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Updated: September 10th, 2013 10:24pm
Warne: Don't be surprised if Trevor Plouffe ends up at first base in 2014

Warne: Don't be surprised if Trevor Plouffe ends up at first base in 2014

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by Brandon Warne
1500ESPN.com

MINNEAPOLIS -- The following is a series of predictions regarding events that may take place with the Minnesota Twins between now and the 2014 opener.

So don't be surprised if ...

Trevor Plouffe ends up as the regular first baseman: The basic concept here is just that Miguel Sano is going to force his way into the third base job next season, and the Twins likely aren't ready to move on from the former first-round pick in Plouffe.

Plouffe's defense also still leaves something to be desired at the hot corner. Among the 21 third basemen who have played 800 innings this year, Plouffe ranks dead last with 21 out of zone plays and is 17th in Ultimate Zone Rating.

And if the Twins decide that Plouffe, with that torrid streak in 2012 looking more and more like an outlier, is nothing more than a platoon bat (.304/.375/.478 versus lefties in 2013), then he can share the job with Chris Parmelee if the Twins don't ultimately just put Joe Mauer at first.

Ryan Doumit no longer catches: Doumit already won't catch the rest of this season, barring an emergency. But after multiple concussions -- including one this year and one in 2010 -- and at least one instance of missing games after taking a foul tip to the mask in 2011, it's worth wondering if the otherwise oft-injured backstop might consider moving out from behind the plate in order to prolong his career.

A source who knows Doumit opined to 1500 ESPN that it "wouldn't surprise them" if the switch hitter were to give up catching full-time. With Mauer in the same boat, it isn't completely off the radar that the Twins catching corps could look completely different in 2014.

Eddie Rosario returns to the outfield: The Twins, and general manager Terry Ryan specifically, maintain that Rosario's actions at second base make him look like someone "you'd never believe wasn't a natural second baseman." But with the emergence of Brian Dozier at second this season, Rosario might have to move around to find his way into the Twins lineup in the next calendar year.

Rosario will head to the Fall League ostensibly as a second baseman, but Ryan said he'll move around in winter ball while acknowledging that Dozier has fancied himself as a bit of a roadblock at this point.

Rosario doesn't have the traditional offensive profile of a left fielder, and one scouting contact told 1500 ESPN that Rosario "wasn't a good defensive outfielder, but could be." But a future outfield of Rosario, Byron Buxton, and Aaron Hicks has the potential to cover a ton of ground at Target Field in the years to come. It could happen.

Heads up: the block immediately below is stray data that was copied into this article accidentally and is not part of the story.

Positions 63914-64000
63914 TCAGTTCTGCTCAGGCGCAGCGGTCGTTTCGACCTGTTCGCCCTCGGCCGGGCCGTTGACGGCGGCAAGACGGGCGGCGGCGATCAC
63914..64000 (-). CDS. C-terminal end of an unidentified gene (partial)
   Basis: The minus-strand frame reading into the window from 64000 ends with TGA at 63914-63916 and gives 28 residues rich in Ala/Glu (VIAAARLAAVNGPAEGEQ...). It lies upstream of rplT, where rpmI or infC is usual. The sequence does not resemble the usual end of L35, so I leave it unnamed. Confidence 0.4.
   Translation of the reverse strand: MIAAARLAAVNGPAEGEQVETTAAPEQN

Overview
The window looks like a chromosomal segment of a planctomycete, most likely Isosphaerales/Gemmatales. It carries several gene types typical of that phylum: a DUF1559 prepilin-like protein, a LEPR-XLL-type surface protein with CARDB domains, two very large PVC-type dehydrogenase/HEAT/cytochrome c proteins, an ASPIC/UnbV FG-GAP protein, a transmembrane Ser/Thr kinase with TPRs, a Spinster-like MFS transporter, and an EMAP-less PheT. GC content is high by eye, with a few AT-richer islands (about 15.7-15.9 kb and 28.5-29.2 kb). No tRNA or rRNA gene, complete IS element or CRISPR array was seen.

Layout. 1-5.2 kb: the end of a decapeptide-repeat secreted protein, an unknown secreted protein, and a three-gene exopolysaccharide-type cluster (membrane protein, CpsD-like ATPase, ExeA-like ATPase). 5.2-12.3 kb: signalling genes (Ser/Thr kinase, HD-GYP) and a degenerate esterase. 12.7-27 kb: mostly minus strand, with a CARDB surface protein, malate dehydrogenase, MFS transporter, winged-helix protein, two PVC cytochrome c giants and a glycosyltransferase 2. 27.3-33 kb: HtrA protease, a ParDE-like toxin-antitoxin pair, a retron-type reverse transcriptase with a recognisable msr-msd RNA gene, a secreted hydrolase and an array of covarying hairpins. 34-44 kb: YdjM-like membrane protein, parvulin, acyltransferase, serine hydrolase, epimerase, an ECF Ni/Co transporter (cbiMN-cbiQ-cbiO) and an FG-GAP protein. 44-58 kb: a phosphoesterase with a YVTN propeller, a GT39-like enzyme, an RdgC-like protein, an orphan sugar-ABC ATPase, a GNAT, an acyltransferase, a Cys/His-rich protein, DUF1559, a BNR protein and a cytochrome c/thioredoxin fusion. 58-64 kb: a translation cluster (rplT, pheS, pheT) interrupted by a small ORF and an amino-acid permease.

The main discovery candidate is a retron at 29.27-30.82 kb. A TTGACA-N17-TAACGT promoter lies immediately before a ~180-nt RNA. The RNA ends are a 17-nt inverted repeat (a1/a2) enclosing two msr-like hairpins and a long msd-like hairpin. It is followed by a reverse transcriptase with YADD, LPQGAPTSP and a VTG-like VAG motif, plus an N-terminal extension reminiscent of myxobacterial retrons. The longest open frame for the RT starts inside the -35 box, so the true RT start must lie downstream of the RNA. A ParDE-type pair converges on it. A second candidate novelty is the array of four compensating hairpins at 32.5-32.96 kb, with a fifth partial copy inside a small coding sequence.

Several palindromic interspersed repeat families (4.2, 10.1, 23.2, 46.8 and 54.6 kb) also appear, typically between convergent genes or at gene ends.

Casey Fien doesn't get a long-term contract extension: In a lot of ways, Fien has been the Jared Burton of 2013. Both were signed to minor league deals as bullpen fliers in the 2011-12 offseason, and both have proven to be key late inning cogs in a better-than-advertised bullpen.

And while Fien has been downright terrific (3.92 ERA, 10.2 K/9, 6.5 K/BB), there remains one key difference between him and Burton, who received a two-year, $5.5 million extension with a 2015 option following the 2012 season. That difference is service time, as Burton had accrued just over four years of service time with the Reds, while Fien had next to no service time before joining the Twins.

As a result, the Twins can pay Fien the big-league minimum salary for another two seasons, according to Baseball Reference. With reliever volatility being what it is, and Fien turning 30 next month, the Twins may just take their next two cheap years from Fien and run, even though he has absolutely pitched well enough to merit an extension in the traditional sense.

Fine young arms

The Oakland A's lone trip to Minneapolis will provide Twins fans with an opportunity to see some of the better young starting pitching in the American League.

Former top-30 prospect Jarrod Parker pitched for the A's on Tuesday night. Parker, who appeared in Baseball America's top-100 listing for five consecutive years, has a solid three-pitch mix featuring a good two-seam fastball, a solid changeup and a workable slider.

On Tuesday, Parker gave up two runs and seven hits in six innings. He walked three and stuck out four. 

The Twins will face 23-year-old right-hander Sonny Gray on Wednesday. Gray, a top-100 prospect in multiple publications before 2012, has a slight build at 5-foot-10 but brings the heat at an average of 93.0 miles per hour (via PITCHf/x).

It's worth noting that PITCHf/x measurements often read lower than stadium guns, so a guy that routinely throws 95 on a stadium gun is probably closer to 92-93. To that end, Gray throws rather hard.

Finally, the A's will counter Scott Diamond with A.J. Griffin on Thursday afternoon. Griffin is the least-regarded of the trio -- at least potential-wise -- but is simply another very good arm like those the A's system has grown accustomed to developing.

And it should say something for both Griffin and the system that the right-hander is 13-9 with a 3.91 ERA and 7.4 strikeouts per 9 innings. This is a team that knows how to develop pitching. 

Brandon Warne covers the Minnesota Twins for 1500ESPN.com. He has also contributed as a baseball analyst for Fangraphs.com and BaseballProspectus.com
Email Brandon | @Brandon_Warne
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